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ThriveHI Awarded $300,000 Grant to Foster Hawaii Tech Ecosystem
After a year focused on community building, the federal funds will go toward a baseline study and hiring a full-time executive director.
ThriveHI, an organization positioned as an ecosystem catalyst for Hawaii’s startup and tech sector, has been awarded a $300,000 grant from the U.S. Economic Development Administration (EDA) to take its work and mission into its second phase.
ThriveHI came together in 2022 when four Hawaii residents passionate about growing the local tech scene united their efforts: Trung Lam, Johnny Chankhamanny, Rich Matsui, and Sonia Romero. The group hosted and partnered on events, and grew its community to over 1,000 members.
They envisioned a lot more than hosting pitch contests and networking mixers, but doing that required both resources and full-time attention.
“Everyone kind of agrees that this is what Hawaii needs, but most people don't have the bandwidth because they're so focused on what their company does and what their organization does,” Lam said. “What we're actually doing is kind of outside the scope of any one group, or any one organization.”
Romero said she also saw great demand and untapped potential.
“The energy and the desire around this is very clear,” she said. “Over the past year, we've been hosting these ad hoc events, and we've realized through community outreach that people want more—like a lot more—than what we're already doing, to the point where we're having to turn down opportunities.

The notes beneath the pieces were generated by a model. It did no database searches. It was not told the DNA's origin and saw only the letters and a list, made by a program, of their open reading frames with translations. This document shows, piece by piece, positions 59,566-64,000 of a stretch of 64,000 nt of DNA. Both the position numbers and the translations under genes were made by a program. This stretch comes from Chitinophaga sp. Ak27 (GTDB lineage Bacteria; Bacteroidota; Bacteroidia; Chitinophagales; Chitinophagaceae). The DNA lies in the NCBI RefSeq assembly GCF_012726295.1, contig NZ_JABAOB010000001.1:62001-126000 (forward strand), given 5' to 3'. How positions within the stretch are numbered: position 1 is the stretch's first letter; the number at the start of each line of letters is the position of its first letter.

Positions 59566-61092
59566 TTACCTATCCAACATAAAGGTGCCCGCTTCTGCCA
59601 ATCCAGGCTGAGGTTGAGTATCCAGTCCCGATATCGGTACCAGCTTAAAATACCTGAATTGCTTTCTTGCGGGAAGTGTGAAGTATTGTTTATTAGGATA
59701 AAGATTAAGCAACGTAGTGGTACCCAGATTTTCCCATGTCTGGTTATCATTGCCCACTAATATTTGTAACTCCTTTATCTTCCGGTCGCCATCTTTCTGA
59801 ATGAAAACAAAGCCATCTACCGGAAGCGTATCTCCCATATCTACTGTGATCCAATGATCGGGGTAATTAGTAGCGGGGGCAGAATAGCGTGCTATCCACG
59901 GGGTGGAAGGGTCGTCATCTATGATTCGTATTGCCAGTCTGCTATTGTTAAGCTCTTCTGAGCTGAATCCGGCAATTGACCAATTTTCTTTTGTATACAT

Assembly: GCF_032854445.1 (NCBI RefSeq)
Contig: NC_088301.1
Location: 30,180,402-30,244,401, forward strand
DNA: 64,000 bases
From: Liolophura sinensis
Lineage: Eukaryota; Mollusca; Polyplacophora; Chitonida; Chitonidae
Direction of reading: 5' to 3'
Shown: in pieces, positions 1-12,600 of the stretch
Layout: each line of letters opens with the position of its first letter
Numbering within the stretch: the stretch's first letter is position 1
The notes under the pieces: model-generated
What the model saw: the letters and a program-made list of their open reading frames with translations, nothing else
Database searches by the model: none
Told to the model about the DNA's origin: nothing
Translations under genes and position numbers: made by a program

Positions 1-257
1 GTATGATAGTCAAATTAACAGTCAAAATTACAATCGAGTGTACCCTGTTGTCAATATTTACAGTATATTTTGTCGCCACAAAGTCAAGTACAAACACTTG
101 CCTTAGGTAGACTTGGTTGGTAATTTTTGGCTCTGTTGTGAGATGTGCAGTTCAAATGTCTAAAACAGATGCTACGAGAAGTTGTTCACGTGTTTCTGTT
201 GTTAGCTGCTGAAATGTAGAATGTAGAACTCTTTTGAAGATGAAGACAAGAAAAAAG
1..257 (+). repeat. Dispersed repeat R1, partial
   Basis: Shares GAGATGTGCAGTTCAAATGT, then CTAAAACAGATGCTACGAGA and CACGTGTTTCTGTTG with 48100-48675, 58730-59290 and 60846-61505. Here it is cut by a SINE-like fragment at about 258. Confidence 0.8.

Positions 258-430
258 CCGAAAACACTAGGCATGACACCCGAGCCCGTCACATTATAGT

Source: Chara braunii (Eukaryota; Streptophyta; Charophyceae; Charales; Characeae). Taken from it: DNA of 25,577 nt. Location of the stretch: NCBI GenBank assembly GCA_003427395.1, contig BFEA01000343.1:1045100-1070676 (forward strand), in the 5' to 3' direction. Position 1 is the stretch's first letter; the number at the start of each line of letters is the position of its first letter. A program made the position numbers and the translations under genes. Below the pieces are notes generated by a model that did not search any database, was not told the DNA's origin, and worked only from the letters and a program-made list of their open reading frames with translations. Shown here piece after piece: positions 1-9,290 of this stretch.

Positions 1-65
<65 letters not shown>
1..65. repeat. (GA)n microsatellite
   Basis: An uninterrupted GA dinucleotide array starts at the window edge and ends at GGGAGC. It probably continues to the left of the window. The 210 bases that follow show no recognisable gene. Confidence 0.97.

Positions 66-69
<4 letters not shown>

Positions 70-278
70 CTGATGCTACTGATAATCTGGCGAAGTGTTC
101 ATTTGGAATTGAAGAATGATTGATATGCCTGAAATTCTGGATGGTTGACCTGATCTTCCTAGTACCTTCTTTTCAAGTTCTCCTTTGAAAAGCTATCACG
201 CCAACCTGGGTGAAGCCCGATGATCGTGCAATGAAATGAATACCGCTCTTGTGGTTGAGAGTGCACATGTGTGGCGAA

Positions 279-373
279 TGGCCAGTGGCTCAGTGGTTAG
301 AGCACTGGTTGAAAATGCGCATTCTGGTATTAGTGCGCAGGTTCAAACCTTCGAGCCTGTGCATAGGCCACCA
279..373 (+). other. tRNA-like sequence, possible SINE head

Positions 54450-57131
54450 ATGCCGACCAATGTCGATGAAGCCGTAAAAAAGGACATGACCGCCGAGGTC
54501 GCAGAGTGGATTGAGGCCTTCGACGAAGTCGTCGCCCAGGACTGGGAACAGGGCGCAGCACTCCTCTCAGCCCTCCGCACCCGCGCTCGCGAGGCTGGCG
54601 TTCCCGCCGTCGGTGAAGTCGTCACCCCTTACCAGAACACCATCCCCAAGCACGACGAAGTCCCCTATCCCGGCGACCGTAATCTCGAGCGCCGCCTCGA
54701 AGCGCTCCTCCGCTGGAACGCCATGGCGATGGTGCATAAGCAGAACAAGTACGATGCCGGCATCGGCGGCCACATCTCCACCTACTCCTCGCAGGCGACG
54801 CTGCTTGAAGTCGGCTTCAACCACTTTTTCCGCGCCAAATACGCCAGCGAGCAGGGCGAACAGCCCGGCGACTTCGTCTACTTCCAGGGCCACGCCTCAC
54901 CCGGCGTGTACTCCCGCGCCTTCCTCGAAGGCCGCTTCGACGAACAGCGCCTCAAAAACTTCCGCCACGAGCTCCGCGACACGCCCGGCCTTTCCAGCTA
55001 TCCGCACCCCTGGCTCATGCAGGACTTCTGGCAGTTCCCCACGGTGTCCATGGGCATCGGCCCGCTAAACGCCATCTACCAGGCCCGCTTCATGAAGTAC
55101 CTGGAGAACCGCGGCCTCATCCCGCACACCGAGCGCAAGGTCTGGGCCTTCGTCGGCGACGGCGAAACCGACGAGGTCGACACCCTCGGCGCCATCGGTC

“Realizing that there is this huge community in Hawaii that really also believes in this mission and wants to contribute to this mission has been one of the greatest things that I've learned over this past year,” she continued. “Seeing that and recognizing that with a clear strategic direction, it feels like the sky is limitless.”
One of ThriveHI’s supporters, who worked at Kamehameha Schools at the time, called their attention to the EDA grant opportunity.
“Fortunately, there were multiple tiers to this grant, and one of them was for exactly what we were trying to do, which is build a tech ecosystem in smaller nascent communities that don't quite have the foundation just yet,” Lam said. “So instead of going after really, really large dollar amounts, we said, ‘If you look at where we are, we're still early days, so let's let's focus on this foundational work.’”
ThriveHI ended up as one of 60 organizations across 36 states, Washington D.C. and Puerto Rico that received a total of $53 million in “Build to Scale” grants this year, which are designed to “accelerate technology entrepreneurship by increasing inclusive access to entrepreneurial assistance and startup capital,” according to the agency.
“What's great about that is that it actually provides the opportunity to take what we learned during this one- to two-year program, and then develop a longer-term strategic plan, and reapply for future EDA grants—like a phase two, if you will—which can be much larger,” Lam said.
Lam and Romero said the influx of funding will go primarily to two initiatives: commissioning a study to identify the technology sub-sectors where Hawaii has the greatest opportunity based on economic data and community input, and hiring a full-time executive director.
That executive director is Romero.
“I think I'm really excited and really nervous,” she said. “It is exciting because it is the first example of our theory of change, and it's exciting to think how many other people might have the opportunity to move home in the next 10 years because of the work that ThriveHI does.”
From thesis to strategic plan
The fundamental vision for what ThriveHI aims to accomplish comes from Romero’s senior thesis at the University of Southern California. And how she came to that point is a familiar story to many people in the islands.
“I grew up in Hawaii, and I feel like similar to all of us who co-founded ThriveHI sort of heard this narrative of, there's only certain types of jobs in Hawaii, a lot of them centered around either tourism or maybe the military,” she said. “So I ended up going to college on the mainland at USC, I did an international business program, and I got to actually travel quite a bit during my time in college.”